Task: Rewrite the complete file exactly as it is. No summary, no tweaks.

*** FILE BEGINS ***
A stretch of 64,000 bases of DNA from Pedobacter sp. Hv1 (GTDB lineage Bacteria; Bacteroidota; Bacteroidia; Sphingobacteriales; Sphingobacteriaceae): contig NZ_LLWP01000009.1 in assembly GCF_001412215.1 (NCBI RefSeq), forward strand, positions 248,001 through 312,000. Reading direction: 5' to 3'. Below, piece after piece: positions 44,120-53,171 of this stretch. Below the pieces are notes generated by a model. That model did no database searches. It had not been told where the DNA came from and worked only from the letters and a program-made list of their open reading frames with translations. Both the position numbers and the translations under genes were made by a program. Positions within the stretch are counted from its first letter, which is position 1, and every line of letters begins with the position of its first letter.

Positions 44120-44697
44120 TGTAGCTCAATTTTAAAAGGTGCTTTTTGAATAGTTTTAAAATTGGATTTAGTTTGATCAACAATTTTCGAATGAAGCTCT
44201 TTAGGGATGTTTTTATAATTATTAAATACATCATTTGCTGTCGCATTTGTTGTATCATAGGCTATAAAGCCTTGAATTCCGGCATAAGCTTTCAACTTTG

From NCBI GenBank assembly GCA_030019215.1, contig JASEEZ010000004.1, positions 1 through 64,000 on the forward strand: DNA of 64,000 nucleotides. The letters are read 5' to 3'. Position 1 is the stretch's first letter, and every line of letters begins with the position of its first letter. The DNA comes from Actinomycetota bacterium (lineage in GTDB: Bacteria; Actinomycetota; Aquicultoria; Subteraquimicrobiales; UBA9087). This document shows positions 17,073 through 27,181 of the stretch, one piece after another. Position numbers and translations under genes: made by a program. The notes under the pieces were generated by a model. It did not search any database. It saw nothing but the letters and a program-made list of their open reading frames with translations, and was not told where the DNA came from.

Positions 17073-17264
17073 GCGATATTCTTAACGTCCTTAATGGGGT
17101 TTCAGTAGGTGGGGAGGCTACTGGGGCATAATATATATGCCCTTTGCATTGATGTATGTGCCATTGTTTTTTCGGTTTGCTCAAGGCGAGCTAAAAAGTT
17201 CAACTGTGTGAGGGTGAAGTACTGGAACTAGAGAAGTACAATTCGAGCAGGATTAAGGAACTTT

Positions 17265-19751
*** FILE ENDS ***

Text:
A stretch of 64,000 bases of DNA from Pedobacter sp. Hv1 (GTDB lineage Bacteria; Bacteroidota; Bacteroidia; Sphingobacteriales; Sphingobacteriaceae): contig NZ_LLWP01000009.1 in assembly GCF_001412215.1 (NCBI RefSeq), forward strand, positions 248,001 through 312,000. Reading direction: 5' to 3'. Below, piece after piece: positions 44,120-53,171 of this stretch. Below the pieces are notes generated by a model. That model did no database searches. It had not been told where the DNA came from and worked only from the letters and a program-made list of their open reading frames with translations. Both the position numbers and the translations under genes were made by a program. Positions within the stretch are counted from its first letter, which is position 1, and every line of letters begins with the position of its first letter.

Positions 44120-44697
44120 TGTAGCTCAATTTTAAAAGGTGCTTTTTGAATAGTTTTAAAATTGGATTTAGTTTGATCAACAATTTTCGAATGAAGCTCT
44201 TTAGGGATGTTTTTATAATTATTAAATACATCATTTGCTGTCGCATTTGTTGTATCATAGGCTATAAAGCCTTGAATTCCGGCATAAGCTTTCAACTTTG

From NCBI GenBank assembly GCA_030019215.1, contig JASEEZ010000004.1, positions 1 through 64,000 on the forward strand: DNA of 64,000 nucleotides. The letters are read 5' to 3'. Position 1 is the stretch's first letter, and every line of letters begins with the position of its first letter. The DNA comes from Actinomycetota bacterium (lineage in GTDB: Bacteria; Actinomycetota; Aquicultoria; Subteraquimicrobiales; UBA9087). This document shows positions 17,073 through 27,181 of the stretch, one piece after another. Position numbers and translations under genes: made by a program. The notes under the pieces were generated by a model. It did not search any database. It saw nothing but the letters and a program-made list of their open reading frames with translations, and was not told where the DNA came from.

Positions 17073-17264
17073 GCGATATTCTTAACGTCCTTAATGGGGT
17101 TTCAGTAGGTGGGGAGGCTACTGGGGCATAATATATATGCCCTTTGCATTGATGTATGTGCCATTGTTTTTTCGGTTTGCTCAAGGCGAGCTAAAAAGTT
17201 CAACTGTGTGAGGGTGAAGTACTGGAACTAGAGAAGTACAATTCGAGCAGGATTAAGGAACTTT

Positions 17265-19751